I'm at the Pudding Shop

Modern Istanbul's complex geography renders it all but unmappable: three dozen districts swelling over seven hills, no single centre, fingered by water, jumbled in time. Age dilutes its fluidity. I can't keep a grip on its currents of slippery politics, of chaotic transport, of residents drawn together to argue, talk and trade. Its light is maritime, a sea lies over each shoulder, yet the city is 2,000 miles from any ocean. A ten-minute stroll takes me from a sleepy Greek fishing village to a Hapsburg cul-de-sac reminiscent of a Klimt painting. Across the horizon surge waves of new world tower blocks. In the shifting expanding spiral of my wanderings, I find its anarchic streets, its shifting colours, its millions of voices, its dreams of a legendary past at once foreign and familiar.
I'm at the Pudding Shop, the first meeting point on the hippie trail to Kathmandu. In 1957, two brothers from the Black Sea, Namik and Idris Çolpan opened the Lale Pastanesi across from Istanbul's Blue Mosque. For a couple of years, well-to-do Turks stopped by for frothy black kahve and honey-soaked baklava topped with green pistachios. Then, the tiny, open-fronted patisserie attracted the attention of the early overlanders, both because of its central location and their sugar-craving munchies. Overnight, the travellers made the Lale their place, renaming it the Pudding Shop. Outside its door, London double-deckers and fried-out Kombis parked along the Hippodrome. Pop music played in its garden. The well-to-do Turks stood outside, their mouths agape, watching their sons and nephews drink coffee with paradise-bound freaks in Apache headbands and paisley waistcoats.

Today, the cafeteria is indistinguishable from a dozen of its neighbours, apart from a few faded sixties photographs tacked on the rear wall. Beneath them, a handful of Lycra-clad Danish civil servants procrastinate over dessicated pizzas and köfte meatballs. At the next table, a sunburnt Englishman nurses an early Troy Pilsner.

An extract from the highly recommended Magic Bus by Rory MacLean, (Penguin ISBN 0670914843). The photo above shows my wife surrounded by children from a Muslim school near the beautiful church of Kariye Camii. Contrary to received wisdom the pupils were encouraged to talk to us and ask about Western life, and their teacher was happy for me to talk to the 13 year-olds about the Armenian genocide.

Turkey has many problems, but the open faces of those young people and their delight in asking and answering questions are quite a contrast to Western schools today. Here in the UK the children are taught not to speak to strangers, and attitudes are moulded by the paid-for media, not face-to-face debate. Travelling for our teenagers means a Health and Safety approved £7199 ($14000) Gap Year package, complete with personal travel adviser. Yes, we certainly found Istanbul refreshing. Unlike some, this blog is normally 100% animal-free. But here to end this section is a happy hound in a Beyoğlu street who hasn't yet found the need for a personal travel adviser ...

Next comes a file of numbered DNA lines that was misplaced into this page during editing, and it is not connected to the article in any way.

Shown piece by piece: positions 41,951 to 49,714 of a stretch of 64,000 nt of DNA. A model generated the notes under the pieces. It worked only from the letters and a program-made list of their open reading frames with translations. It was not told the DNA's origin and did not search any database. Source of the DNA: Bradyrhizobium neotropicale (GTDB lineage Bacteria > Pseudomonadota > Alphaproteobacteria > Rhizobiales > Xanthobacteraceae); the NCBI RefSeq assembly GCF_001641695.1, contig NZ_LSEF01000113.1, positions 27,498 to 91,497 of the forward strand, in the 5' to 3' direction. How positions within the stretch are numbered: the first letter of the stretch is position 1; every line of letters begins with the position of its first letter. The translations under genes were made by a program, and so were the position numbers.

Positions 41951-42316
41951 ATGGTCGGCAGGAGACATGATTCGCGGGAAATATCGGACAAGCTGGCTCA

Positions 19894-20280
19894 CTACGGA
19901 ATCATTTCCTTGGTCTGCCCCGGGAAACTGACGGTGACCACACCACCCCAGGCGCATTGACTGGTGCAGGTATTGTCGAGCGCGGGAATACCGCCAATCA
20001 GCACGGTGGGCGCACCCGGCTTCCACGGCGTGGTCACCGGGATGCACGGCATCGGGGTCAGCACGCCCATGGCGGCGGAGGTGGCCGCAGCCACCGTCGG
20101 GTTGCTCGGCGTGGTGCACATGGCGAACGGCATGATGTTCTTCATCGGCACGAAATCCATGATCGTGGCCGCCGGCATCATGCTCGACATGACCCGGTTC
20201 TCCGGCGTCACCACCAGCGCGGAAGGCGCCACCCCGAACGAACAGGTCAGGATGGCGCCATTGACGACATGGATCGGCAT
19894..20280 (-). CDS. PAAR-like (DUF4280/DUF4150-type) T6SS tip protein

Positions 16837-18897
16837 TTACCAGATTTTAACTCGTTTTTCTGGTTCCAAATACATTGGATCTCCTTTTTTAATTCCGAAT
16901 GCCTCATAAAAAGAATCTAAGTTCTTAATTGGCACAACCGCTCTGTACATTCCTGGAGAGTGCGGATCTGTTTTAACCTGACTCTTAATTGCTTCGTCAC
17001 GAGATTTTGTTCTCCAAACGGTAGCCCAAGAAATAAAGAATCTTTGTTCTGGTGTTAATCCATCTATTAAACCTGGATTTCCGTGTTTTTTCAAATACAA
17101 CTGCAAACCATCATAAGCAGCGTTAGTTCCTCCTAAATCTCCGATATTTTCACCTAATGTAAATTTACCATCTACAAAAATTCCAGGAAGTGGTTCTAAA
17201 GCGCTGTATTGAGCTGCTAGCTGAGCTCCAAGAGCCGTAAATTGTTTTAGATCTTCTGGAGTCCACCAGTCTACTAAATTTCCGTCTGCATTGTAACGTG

Now playing - Ahmet Kanneci plays Turgay Erdener. Born in 1957 Turgay Erdener studied at Ankara State Conservatory. He has written for a wide range of forces, and his output includes a symphony dating from 2003. This Sony CD features four works for solo guitar, all played by their dedicatee Ahmet Kanneci whose studies included both architecture and music.
My photo shows Erdener at the piano with Kanneci standing. Modern but accessible music, the three folk tunes are particularly beautiful. If you like the seriously under-rated Preludes and Fugues for guitar by Mario Castelnuovo-Tedesco you will enjoy the music of Turgay Erdener. A great discovery, but the problem is buying it if you aren't travelling to Istabul. The best I can offer is this Turkish online retailer.

Now follow me on the hippie trail in 1967, then chill with a visit the Pudding Shop website for a virtual kahve and baklava, and end with a massage at our favourite hammam (Turkish bath).
All Istanbul photos taken by Pliable in March 2007 by Pliable. Any copyrighted material on these pages is included as "fair use", for the purpose of study, review or critical analysis only, and will be removed at the request of copyright owner(s). Report broken links, missing images and other errors to - overgrownpath at hotmail dot co dot uk


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